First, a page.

Krill the general name for the small shrimplike crustaceans which abound in polar waters, especially Euphausia superba in the Antarctic, and which are eaten in prodigious quantities by whales. In the latter half of the 20th century scientists and technicians, especially in Germany and Russia, have experimented with harvesting krill and producing from it foodstuffs for human beings.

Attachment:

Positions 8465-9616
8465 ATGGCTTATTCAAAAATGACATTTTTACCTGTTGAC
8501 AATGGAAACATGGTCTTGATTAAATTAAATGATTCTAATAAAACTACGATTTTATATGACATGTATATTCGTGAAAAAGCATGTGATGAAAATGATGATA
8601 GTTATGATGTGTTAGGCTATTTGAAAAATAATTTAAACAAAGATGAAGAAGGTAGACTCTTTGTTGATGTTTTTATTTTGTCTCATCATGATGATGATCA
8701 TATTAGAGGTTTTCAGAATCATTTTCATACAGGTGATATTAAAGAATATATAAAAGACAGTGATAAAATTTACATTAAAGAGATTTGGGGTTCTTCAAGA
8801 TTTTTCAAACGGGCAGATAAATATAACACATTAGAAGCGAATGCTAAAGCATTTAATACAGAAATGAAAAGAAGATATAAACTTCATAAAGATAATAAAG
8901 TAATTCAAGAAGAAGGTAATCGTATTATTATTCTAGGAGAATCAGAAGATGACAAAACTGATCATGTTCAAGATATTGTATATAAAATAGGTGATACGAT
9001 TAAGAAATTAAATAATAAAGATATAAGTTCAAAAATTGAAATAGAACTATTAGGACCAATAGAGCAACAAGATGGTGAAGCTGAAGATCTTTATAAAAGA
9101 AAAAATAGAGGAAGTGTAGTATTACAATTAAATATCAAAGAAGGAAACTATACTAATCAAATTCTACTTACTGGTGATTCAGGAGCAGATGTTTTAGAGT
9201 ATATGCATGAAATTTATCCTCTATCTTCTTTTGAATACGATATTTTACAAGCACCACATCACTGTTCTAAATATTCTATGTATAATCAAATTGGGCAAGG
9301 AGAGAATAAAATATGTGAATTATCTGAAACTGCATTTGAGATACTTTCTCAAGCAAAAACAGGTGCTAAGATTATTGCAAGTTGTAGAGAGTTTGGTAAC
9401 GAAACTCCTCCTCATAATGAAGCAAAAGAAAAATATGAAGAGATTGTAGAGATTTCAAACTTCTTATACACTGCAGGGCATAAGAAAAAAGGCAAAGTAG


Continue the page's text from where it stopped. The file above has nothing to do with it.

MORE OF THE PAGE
The matter is of some importance because krill have the potential to be a food resource of unusually high quality; the nutritional content, which includes a balanced kit of amino acids and important trace elements, is almost ideal. Moreover, the resource would be a huge one. It was estimated in the 1980s that the annual catch of krill could be greater, in weight, than the whole annual catch of fish worldwide at that time. And it seemed that technical problems had been overcome by the elaboration of processing methods which could be carried out on board ship immediately after the krill (which spoil rapidly) had been caught. They are pressed to yield a juice full of protein. The presscake is set aside for animal feed. The juice is then heated to coagulate the protein, and this is formed into blocks of paste which are frozen. In the former Soviet Union this krill pâté was marketed as ‘Ocean paste’; this was highly nutritious and quite tasty but not a popular success.